Arts and Entertainment
Josh, 22, made his first million from the game MinoMonsters

Grace Dent

Channel 4 show proves there's no app for happiness
News
Disgraced Top Gear presenter Jeremy Clarkson
people
Arts and Entertainment
Game face: Zoë Kravitz, Bruce Greenwood and Ethan Hawke in ‘Good Kill’

film review

Arts and Entertainment
Living like there’s no tomorrow: Jon Hamm as Don Draper in the final season of ‘Mad Men’

TV review

Arts and Entertainment
Yaphett Kotto with Julius W Harris and Jane Seymour in 1973 Bond movie Live and Let Die

film
Arts and Entertainment

art
Arts and Entertainment

film
  • Get to the point
Latest stories from i100
Have you tried new the Independent Digital Edition apps?

ES Rentals

    Independent Dating
    and  

    By clicking 'Search' you
    are agreeing to our
    Terms of Use.

    NHS struggling to monitor the safety and efficacy of its services outsourced to private providers

    Who's monitoring the outsourced NHS services?

    A report finds that private firms are not being properly assessed for their quality of care
    Zac Goldsmith: 'I'll trigger a by-election over Heathrow'

    Zac Goldsmith: 'I'll trigger a by-election over Heathrow'

    The Tory MP said he did not want to stand again unless his party's manifesto ruled out a third runway. But he's doing so. Watch this space
    How do Greek voters feel about Syriza's backtracking on its anti-austerity pledge?

    How do Greeks feel about Syriza?

    Five voters from different backgrounds tell us what they expect from Syriza's charismatic leader Alexis Tsipras
    From Iraq to Libya and Syria: The wars that come back to haunt us

    The wars that come back to haunt us

    David Cameron should not escape blame for his role in conflicts that are still raging, argues Patrick Cockburn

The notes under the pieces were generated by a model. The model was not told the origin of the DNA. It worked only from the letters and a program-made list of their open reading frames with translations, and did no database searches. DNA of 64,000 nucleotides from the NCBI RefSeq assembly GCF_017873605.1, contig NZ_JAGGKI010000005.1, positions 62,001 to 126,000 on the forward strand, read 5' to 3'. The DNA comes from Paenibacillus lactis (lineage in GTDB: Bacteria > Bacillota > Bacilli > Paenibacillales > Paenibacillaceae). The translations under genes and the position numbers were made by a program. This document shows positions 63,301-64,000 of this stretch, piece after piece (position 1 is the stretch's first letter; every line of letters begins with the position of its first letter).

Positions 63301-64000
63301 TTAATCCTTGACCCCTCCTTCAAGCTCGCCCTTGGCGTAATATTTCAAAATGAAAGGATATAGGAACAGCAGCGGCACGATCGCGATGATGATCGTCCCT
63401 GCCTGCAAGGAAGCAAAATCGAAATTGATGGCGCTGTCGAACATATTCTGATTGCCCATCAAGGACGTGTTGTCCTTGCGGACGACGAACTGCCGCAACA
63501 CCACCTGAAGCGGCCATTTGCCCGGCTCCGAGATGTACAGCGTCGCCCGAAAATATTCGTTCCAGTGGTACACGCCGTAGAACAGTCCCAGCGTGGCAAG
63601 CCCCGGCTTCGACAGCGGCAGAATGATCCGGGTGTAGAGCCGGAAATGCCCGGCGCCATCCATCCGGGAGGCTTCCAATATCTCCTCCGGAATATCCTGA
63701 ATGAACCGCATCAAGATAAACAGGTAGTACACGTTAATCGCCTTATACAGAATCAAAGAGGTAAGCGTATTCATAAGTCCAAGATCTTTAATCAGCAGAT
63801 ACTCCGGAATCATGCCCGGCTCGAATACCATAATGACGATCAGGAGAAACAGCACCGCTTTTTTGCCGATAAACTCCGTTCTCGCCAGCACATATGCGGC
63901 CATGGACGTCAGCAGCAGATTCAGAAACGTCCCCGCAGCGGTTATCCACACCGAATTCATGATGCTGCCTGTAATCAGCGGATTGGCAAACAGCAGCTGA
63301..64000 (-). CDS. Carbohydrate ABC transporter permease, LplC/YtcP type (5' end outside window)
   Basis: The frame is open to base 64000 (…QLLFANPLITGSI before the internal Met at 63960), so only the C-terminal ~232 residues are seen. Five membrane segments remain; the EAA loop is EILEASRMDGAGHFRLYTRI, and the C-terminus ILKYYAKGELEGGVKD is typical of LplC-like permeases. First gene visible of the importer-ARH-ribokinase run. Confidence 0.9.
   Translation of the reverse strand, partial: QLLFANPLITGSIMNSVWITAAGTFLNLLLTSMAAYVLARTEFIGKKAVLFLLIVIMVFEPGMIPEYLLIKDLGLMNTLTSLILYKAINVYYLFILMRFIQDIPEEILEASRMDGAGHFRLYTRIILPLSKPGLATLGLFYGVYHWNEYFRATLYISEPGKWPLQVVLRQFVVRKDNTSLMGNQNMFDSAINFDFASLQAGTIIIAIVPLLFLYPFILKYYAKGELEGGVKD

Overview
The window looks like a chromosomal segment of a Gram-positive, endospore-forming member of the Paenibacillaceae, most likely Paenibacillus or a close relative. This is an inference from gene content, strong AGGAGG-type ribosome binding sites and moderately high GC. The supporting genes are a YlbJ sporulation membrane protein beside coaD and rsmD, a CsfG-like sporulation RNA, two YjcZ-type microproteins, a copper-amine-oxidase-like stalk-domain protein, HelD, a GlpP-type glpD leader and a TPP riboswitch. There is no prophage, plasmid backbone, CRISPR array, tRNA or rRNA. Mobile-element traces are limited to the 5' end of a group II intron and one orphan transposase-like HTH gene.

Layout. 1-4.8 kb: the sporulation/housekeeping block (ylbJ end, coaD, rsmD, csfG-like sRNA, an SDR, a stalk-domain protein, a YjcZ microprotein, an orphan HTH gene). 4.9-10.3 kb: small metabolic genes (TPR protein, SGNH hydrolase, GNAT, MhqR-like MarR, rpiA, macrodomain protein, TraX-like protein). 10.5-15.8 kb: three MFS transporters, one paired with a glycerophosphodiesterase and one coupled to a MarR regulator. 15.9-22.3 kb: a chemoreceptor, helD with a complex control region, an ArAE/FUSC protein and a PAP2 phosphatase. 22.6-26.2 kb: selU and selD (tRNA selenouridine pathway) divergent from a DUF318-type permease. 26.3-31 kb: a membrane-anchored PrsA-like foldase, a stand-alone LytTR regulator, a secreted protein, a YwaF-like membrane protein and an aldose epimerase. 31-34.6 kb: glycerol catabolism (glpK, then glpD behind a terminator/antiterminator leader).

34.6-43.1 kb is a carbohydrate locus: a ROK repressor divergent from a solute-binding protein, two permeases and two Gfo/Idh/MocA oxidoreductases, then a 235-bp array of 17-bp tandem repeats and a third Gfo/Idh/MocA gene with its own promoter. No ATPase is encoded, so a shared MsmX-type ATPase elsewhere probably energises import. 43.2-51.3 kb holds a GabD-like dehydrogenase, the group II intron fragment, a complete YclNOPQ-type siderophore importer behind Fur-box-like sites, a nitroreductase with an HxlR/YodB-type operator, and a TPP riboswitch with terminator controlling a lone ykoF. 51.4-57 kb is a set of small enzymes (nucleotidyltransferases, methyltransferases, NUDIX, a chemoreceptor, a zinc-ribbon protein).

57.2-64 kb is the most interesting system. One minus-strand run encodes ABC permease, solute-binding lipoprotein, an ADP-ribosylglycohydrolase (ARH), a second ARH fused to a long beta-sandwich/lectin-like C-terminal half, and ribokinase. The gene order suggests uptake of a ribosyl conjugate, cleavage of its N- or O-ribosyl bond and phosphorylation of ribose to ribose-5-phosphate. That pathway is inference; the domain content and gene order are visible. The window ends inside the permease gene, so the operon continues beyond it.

Sam Baker and Lauren Laverne: Too busy to surf? Head to The Pool

    Too busy to surf? Head to The Pool

    A new website is trying to declutter the internet to help busy women. Holly Williams meets the founders
    Heston Blumenthal to cook up a spice odyssey for British astronaut manning the International Space Station

    UK's Major Tum to blast off on a spice odyssey

    Nothing but the best for British astronaut as chef Heston Blumenthal cooks up his rations
    John Harrison's 'longitude' clock sets new record - 300 years on

    ‘Longitude’ clock sets new record - 300 years on

    Greenwich horologists celebrate as it keeps to within a second of real time over a 100-day test
    Fears in the US of being outgunned in the vital propaganda wars by Russia, China - and even Isis - have prompted a rethink on overseas broadcasters

    Let the propaganda wars begin - again

    'Accurate, objective, comprehensive': that was Voice of America's creed, but now its masters want it to promote US policy, reports Rupert Cornwell
    Why Japan's incredible long-distance runners will never win the London Marathon

    Japan's incredible long-distance runners

    Every year, Japanese long-distance runners post some of the world's fastest times – yet, come next weekend, not a single elite competitor from the country will be at the London Marathon
    Why does Tom Drury remain the greatest writer you've never heard of?

    Tom Drury: The quiet American

    His debut was considered one of the finest novels of the past 50 years, and he is every bit the equal of his contemporaries, Jonathan Franzen, Dave Eggers and David Foster Wallace
    You should judge a person by how they peel a potato

    You should judge a person by how they peel a potato

    Dave Hax's domestic tips are reminiscent of George Orwell's tea routine. The world might need revolution, but we like to sweat the small stuff, says DJ Taylor
    Beige is back: The drab car colours of the 1970s are proving popular again

    Beige to the future

    Flares and flounce are back on catwalks but a revival in ’70s car paintjobs was a stack-heeled step too far – until now
    Bill Granger recipes: Our chef's dishes highlight the delicate essence of fresh cheeses

    Bill Granger cooks with fresh cheeses

    More delicate on the palate, milder, fresh cheeses can also be kinder to the waistline
    Aston Villa vs Liverpool: 'This FA Cup run has been wonderful,' says veteran Shay Given

    Shay Given: 'This FA Cup run has been wonderful'

    The Villa keeper has been overlooked for a long time and has unhappy memories of the national stadium – but he is savouring his chance to play at Wembley
    Timeless drama of Championship race in league of its own - Michael Calvin

    Michael Calvin's Last Word

    Timeless drama of Championship race in league of its own